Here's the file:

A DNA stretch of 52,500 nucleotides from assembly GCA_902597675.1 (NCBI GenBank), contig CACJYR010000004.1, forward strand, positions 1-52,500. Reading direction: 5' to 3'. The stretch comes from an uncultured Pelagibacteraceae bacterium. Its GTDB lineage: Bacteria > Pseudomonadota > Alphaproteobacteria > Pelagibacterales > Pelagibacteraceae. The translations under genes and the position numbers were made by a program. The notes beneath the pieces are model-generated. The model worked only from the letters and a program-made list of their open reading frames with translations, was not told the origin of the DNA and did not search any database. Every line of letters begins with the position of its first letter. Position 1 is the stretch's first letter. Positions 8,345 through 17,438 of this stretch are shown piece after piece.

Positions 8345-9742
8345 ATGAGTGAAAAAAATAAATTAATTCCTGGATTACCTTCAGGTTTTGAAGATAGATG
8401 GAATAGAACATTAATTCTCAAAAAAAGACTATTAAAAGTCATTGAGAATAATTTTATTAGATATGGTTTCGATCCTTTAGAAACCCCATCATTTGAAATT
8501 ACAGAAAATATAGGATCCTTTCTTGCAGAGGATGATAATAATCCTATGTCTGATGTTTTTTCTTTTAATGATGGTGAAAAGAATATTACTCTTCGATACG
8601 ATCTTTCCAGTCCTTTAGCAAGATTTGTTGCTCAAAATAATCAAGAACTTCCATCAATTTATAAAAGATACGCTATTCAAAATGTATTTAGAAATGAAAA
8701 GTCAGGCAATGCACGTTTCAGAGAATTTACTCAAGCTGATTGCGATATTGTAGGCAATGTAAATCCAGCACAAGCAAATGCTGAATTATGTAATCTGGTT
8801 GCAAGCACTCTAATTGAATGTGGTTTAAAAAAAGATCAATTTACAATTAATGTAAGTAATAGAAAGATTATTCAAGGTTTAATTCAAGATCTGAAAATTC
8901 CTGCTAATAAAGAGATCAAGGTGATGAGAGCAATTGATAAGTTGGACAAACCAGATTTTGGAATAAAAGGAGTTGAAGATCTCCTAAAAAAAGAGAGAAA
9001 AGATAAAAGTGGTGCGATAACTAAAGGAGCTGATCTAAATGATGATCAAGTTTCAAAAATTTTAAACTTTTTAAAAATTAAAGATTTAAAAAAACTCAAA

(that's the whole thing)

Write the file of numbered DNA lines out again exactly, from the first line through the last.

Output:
A DNA stretch of 52,500 nucleotides from assembly GCA_902597675.1 (NCBI GenBank), contig CACJYR010000004.1, forward strand, positions 1-52,500. Reading direction: 5' to 3'. The stretch comes from an uncultured Pelagibacteraceae bacterium. Its GTDB lineage: Bacteria > Pseudomonadota > Alphaproteobacteria > Pelagibacterales > Pelagibacteraceae. The translations under genes and the position numbers were made by a program. The notes beneath the pieces are model-generated. The model worked only from the letters and a program-made list of their open reading frames with translations, was not told the origin of the DNA and did not search any database. Every line of letters begins with the position of its first letter. Position 1 is the stretch's first letter. Positions 8,345 through 17,438 of this stretch are shown piece after piece.

Positions 8345-9742
8345 ATGAGTGAAAAAAATAAATTAATTCCTGGATTACCTTCAGGTTTTGAAGATAGATG
8401 GAATAGAACATTAATTCTCAAAAAAAGACTATTAAAAGTCATTGAGAATAATTTTATTAGATATGGTTTCGATCCTTTAGAAACCCCATCATTTGAAATT
8501 ACAGAAAATATAGGATCCTTTCTTGCAGAGGATGATAATAATCCTATGTCTGATGTTTTTTCTTTTAATGATGGTGAAAAGAATATTACTCTTCGATACG
8601 ATCTTTCCAGTCCTTTAGCAAGATTTGTTGCTCAAAATAATCAAGAACTTCCATCAATTTATAAAAGATACGCTATTCAAAATGTATTTAGAAATGAAAA
8701 GTCAGGCAATGCACGTTTCAGAGAATTTACTCAAGCTGATTGCGATATTGTAGGCAATGTAAATCCAGCACAAGCAAATGCTGAATTATGTAATCTGGTT
8801 GCAAGCACTCTAATTGAATGTGGTTTAAAAAAAGATCAATTTACAATTAATGTAAGTAATAGAAAGATTATTCAAGGTTTAATTCAAGATCTGAAAATTC
8901 CTGCTAATAAAGAGATCAAGGTGATGAGAGCAATTGATAAGTTGGACAAACCAGATTTTGGAATAAAAGGAGTTGAAGATCTCCTAAAAAAAGAGAGAAA
9001 AGATAAAAGTGGTGCGATAACTAAAGGAGCTGATCTAAATGATGATCAAGTTTCAAAAATTTTAAACTTTTTAAAAATTAAAGATTTAAAAAAACTCAAA